What do you pack to eat if you’re going on a long trip–one that will last several years? It’s a problem that’s plagued sailors for millennia, but by the 19th century a new technology appeared to solve it: canning. It promised to keep food safe and edible far longer than any voyage.
At least, that’s what the members of the Franklin Expedition–the last major expedition of the Arctic north–thought as they set out in 1845 in search of the fabled Northwest Passage between the Atlantic and Pacific. When they left, they were equipped with several years’ worth of canned food.
None of them returned.
How they died has remained something of a mystery, but many now suspect that the food they ate may have been to blame.
The Franklin Expedition was one of a number of attempts to map the high Arctic while scouting the final, presumed route between the Atlantic and Pacific Oceans. Explorers had plotted much of the area from both sides, but there was still a mysterious blank spot in the middle of the map–about 300 miles of what could have been coastline, open water, or impassable solid ice.
The task of filling in this void fell to a man who was well suited for the challenge. Rear-Admiral (retired) Sir John Franklin was an experienced explorer, and by later in his career had been elected as the governor of Tasmania (called Van Diemen’s Land at the time), where he served for seven years. His term as governor was interrupted when he was recalled to England after embarking on a journey to cross a poorly mapped part of the island; he got lost, which inspired consternation among the civil servants who ran Tasmania in his absence. By 1844, Franklin was back in England and looking for a new challenge. He was an obvious choice to lead a search for the Northwest Passage.
The expedition had been assigned state-of-the-art ships, HMS Terror and HMS Erebus, on loan from the government of the United Kingdom. They were fitted for the fierce weather of the Arctic with reinforced hulls, and had steam-driven engines that could push along at a speedy four knots (about five miles per hour) in calm weather. These had come from a railway engine, and were accompanied by a mechanism that allowed the rudder and propeller to be withdrawn and encased in iron shields to protect them from the ice.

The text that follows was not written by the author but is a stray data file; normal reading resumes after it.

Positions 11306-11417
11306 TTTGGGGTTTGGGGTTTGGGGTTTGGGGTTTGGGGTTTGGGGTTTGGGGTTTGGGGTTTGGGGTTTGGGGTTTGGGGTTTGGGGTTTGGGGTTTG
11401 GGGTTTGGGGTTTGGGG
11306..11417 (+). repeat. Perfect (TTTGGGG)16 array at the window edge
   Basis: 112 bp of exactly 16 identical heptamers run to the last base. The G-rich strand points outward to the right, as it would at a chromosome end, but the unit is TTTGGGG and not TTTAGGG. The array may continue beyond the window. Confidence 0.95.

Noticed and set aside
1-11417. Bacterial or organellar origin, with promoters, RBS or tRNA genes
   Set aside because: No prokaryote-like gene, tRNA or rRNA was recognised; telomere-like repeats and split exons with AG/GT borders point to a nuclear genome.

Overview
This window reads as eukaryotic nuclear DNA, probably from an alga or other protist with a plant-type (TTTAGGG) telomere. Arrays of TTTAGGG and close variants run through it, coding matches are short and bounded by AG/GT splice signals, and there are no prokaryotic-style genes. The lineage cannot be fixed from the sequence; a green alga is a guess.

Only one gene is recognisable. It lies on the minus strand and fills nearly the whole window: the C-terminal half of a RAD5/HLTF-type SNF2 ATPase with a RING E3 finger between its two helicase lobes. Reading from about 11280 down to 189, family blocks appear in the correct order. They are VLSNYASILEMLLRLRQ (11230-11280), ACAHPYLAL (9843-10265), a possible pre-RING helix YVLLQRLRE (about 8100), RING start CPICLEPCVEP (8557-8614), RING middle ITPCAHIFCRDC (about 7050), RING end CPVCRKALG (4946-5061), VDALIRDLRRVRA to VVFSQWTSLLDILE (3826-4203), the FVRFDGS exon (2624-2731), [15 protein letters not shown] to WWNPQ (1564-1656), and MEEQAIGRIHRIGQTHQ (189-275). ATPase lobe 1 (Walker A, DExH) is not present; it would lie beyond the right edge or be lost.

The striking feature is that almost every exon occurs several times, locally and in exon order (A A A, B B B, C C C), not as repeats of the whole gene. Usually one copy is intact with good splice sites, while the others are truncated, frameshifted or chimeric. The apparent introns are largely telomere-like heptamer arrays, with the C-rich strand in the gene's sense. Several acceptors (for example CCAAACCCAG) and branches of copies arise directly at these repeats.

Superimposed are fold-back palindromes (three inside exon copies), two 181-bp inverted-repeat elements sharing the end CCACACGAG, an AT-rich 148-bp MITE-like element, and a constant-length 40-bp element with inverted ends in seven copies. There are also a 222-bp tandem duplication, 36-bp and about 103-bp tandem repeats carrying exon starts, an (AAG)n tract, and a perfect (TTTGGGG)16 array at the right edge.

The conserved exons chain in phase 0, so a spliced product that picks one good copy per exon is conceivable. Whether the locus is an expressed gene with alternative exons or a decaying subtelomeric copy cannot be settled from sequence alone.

There were also over a thousand books onboard, and enough tinned and other food to last three years. The whole enterprise was a demonstration of the British Empire at its finest: a crew of brave men led by an experienced explorer who knew the territory; an expedition equipped by the Admiralty with huge quantities of supplies and the latest in equipment. What could possibly go wrong?
Arctic expeditions at the time were long adventures. The usual approach involved sailing as far as possible in the short Arctic summer, then hunkering down for the long winter–letting the ship freeze in the ice until the return of summer melted it and freed the vessel. On a ship that was strong enough to withstand the pressure of the ice, this worked well. Often, expeditions were at sea for several years, sailing and waiting out the weather in cycles until they completed their objectives. They were literal voyages into the unknown, and in the days before radio (and too far from land for carrier pigeons) it wasn’t unusual to hear nothing from a ship until a few days before it sailed back into home port for a heroes’ welcome.
The Franklin Expedition never sailed home, though. After a few encounters with other ships on the way to the Arctic in 1845, it vanished, leaving no survivors and no indication of their fate.
Franklin’s wife was the first to raise alarm in 1847, when she began asking the Admiralty to send an expedition to search for her husband. Knowing that there had been food aboard to last at least three years, it declined to do so until 1848–when it posted a sizable reward (£20,000, equivalent to about £2 million today) for anyone who could find and save the ships.